Adventures in decluttering, round one

Since January I’ve had a box in my room designated as the place to put things I’m getting rid of, and I’ve slowly been adding to it, one item at a time. And eventually that box got full. Hooray!

But said box then continued to sit in a corner of my room for months. I’ve mentioned it here multiple times, saying I need to empty it.

Why was that? One simple question.

What do I do with the stuff once it’s “decluttered”?

I could drop everything off at Goodwill and that would be it—it would be out of my apartment and off my hands. But so much of what’s donated ends up in the trash, especially clothes, and I don’t want to contribute to that. I’ve been spending more consciously lately (including not buying clothes, but ahem, more on that soon), and I also want to declutter/de-own more consciously, too. So that left me with a dilemma: what to do about the box of stuff?

There are a very few specific items that I could get some money for if I sold them on Craigslist or somewhere else. And I am planning on doing so. But for the majority of the stuff, it would be way more time and effort than it was worth to bother even trying to sell half of the things, so listing it on OfferUp wasn’t something I was willing to take the time to do.

I could sort it out by type and find various places around the city to drop things off to (most places will only accept certain types of donations). I could list it on a buy nothing group, but I think most of those are run via Facebook. As much as I wanted the stuff out of my life, I hate Facebook more, and it wasn’t worth reactivating my personal account to post in those groups, let alone keep checking in to see if anyone responded about my stuff. That’s a last-ditch option for sure. Surely there’s gotta be some other way, right??

That question led to months of paralysis, until I recently finally got sick of it and wanted to reclaim that space in my room. And in my life. Wondering what I’m going to do with the stuff has taken up precious headspace that it certainly doesn’t need to.

At the very least, emptying the box would get some momentum going so I could continue slowly decluttering my apartment; I needed to empty the box so I could go about filling it back up again.

And I finally had an idea.

Yet another reason to love where I live

An awesome thing about my neighborhood is that it’s a common and accepted practice to place boxes of stuff out on the sidewalk with a “free” sign and have people take items as they walk by. I’ve certainly grabbed things on more than one occasion (whether I needed it or not, since “free” and “on sale” have historically been hard for me to pass up on. But that’s a different story that I’ve already written about). Why not do the same for my stuff, at least as a first pass? I’d much rather have people in the neighborhood take my things and use them, than risk my stuff going straight to the landfill after donating it.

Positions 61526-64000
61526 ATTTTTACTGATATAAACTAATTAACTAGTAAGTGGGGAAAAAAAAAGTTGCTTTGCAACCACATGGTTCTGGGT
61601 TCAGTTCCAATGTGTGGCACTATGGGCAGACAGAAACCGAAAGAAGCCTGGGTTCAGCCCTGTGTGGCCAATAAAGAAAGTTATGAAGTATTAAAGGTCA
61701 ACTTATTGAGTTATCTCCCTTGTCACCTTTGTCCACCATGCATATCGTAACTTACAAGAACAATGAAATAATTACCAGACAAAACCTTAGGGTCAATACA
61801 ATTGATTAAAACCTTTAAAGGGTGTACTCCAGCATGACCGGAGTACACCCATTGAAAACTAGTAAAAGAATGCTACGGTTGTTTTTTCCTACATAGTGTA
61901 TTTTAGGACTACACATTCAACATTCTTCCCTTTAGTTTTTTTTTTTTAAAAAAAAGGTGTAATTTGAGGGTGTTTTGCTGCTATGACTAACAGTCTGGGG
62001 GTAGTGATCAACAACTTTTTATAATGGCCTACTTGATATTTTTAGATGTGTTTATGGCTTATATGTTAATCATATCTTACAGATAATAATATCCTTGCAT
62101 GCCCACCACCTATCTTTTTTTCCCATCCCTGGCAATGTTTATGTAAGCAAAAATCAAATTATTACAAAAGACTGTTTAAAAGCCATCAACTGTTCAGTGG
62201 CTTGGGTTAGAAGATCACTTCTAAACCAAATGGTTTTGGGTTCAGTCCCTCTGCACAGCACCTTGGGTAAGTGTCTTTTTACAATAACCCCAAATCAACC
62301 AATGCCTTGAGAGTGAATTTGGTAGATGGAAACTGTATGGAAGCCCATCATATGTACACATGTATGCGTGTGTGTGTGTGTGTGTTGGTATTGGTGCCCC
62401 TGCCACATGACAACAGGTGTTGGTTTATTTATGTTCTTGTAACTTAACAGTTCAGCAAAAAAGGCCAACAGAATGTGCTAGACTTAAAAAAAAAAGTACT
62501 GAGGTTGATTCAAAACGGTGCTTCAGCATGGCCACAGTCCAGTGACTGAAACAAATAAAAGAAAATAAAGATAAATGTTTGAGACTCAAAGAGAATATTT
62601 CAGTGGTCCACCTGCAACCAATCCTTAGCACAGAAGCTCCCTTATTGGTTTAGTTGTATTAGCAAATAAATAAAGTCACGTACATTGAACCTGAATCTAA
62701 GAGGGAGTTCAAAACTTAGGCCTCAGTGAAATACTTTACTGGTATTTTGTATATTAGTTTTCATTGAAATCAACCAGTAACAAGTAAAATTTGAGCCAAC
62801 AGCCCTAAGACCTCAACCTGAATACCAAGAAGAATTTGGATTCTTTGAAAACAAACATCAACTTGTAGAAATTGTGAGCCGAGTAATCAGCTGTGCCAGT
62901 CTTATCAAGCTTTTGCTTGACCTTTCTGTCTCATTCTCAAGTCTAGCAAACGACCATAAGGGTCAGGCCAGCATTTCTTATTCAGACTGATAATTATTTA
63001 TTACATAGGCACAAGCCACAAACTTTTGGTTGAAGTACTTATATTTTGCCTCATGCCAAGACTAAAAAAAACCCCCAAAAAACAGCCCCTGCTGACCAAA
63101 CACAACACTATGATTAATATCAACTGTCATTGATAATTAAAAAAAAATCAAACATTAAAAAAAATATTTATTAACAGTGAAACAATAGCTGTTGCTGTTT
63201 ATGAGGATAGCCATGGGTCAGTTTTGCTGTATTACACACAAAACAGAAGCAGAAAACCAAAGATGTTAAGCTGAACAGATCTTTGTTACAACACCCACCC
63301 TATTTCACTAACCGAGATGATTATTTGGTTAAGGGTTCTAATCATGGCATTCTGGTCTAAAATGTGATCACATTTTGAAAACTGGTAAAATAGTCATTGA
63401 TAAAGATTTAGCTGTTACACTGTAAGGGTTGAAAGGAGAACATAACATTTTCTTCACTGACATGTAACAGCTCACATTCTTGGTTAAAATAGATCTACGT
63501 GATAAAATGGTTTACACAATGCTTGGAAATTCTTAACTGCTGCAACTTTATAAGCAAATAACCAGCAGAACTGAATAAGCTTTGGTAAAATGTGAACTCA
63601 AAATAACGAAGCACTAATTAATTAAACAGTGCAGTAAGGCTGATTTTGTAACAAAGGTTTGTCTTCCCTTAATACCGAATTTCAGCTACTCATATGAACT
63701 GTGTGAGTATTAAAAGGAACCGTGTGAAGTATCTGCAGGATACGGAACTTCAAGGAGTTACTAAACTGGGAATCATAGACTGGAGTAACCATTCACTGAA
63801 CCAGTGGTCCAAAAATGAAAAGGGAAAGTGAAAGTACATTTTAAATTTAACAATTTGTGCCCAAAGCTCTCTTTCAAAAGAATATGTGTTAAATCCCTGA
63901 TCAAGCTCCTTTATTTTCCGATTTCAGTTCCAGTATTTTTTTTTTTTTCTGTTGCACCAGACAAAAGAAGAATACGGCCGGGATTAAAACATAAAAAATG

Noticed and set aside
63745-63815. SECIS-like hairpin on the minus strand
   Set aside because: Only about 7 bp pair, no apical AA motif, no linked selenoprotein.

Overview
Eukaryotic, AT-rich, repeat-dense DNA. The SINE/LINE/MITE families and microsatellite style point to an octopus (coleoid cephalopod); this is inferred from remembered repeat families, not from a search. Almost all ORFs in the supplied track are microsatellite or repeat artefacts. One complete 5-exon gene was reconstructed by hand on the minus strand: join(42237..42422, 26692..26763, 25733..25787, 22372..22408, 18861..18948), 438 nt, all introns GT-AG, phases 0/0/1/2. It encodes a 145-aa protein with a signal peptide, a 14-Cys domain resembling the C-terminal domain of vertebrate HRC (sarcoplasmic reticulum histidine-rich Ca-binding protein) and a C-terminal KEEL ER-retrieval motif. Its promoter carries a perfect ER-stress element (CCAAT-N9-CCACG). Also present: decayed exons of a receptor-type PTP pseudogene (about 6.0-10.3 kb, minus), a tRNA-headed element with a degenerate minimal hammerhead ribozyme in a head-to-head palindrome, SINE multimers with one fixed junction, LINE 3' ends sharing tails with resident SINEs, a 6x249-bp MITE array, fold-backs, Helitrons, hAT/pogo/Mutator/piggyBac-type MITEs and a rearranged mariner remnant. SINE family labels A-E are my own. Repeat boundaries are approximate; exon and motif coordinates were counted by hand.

And if, like me, those people later decided they didn’t actually need and want the free thing they grabbed off the sidewalk? Well, that would be their problem, not mine. I have no illusions about the fact that the stuff I declutter is probably going to end up in the trash eventually. But I’d rather that process happen later, rather than sooner.

So I decided I’d set the clothes aside for now and set the books, kitchen supplies, holiday decorations, and other odds and ends out on the sidewalk to see what happened.

Success!

I happened to look out of my window an hour or so after setting my items out there and saw two women stopped and going through the box. When they left, it was with the bulk of the items. I’m certainly not complaining! It’s actually surprising how gratifying it was to actually see people taking my things, rather than glancing outside and seeing the box was emptier than it had been.

Over the course of the day everything disappeared except for a few books. But those are one of the easiest things for me to get rid of since there are a few of the Little Free Libraries in my neighborhood (also something I’ve taken advantage of when I see a book that catches my eye. Some of those books are still sitting unread on my shelf…).

As for the clothes, I’m either going to drop them off at a local homeless shelter (or a women’s shelter, but I need to call to confirm that they would want donations of clothes) or save them to bring home to my parents. There’s a fantastic consignment shop right by my mom’s work and she’s brought untold amounts of stuff there. And since I’m going home in October, I’ll probably just have her include my clothes in her next trip there.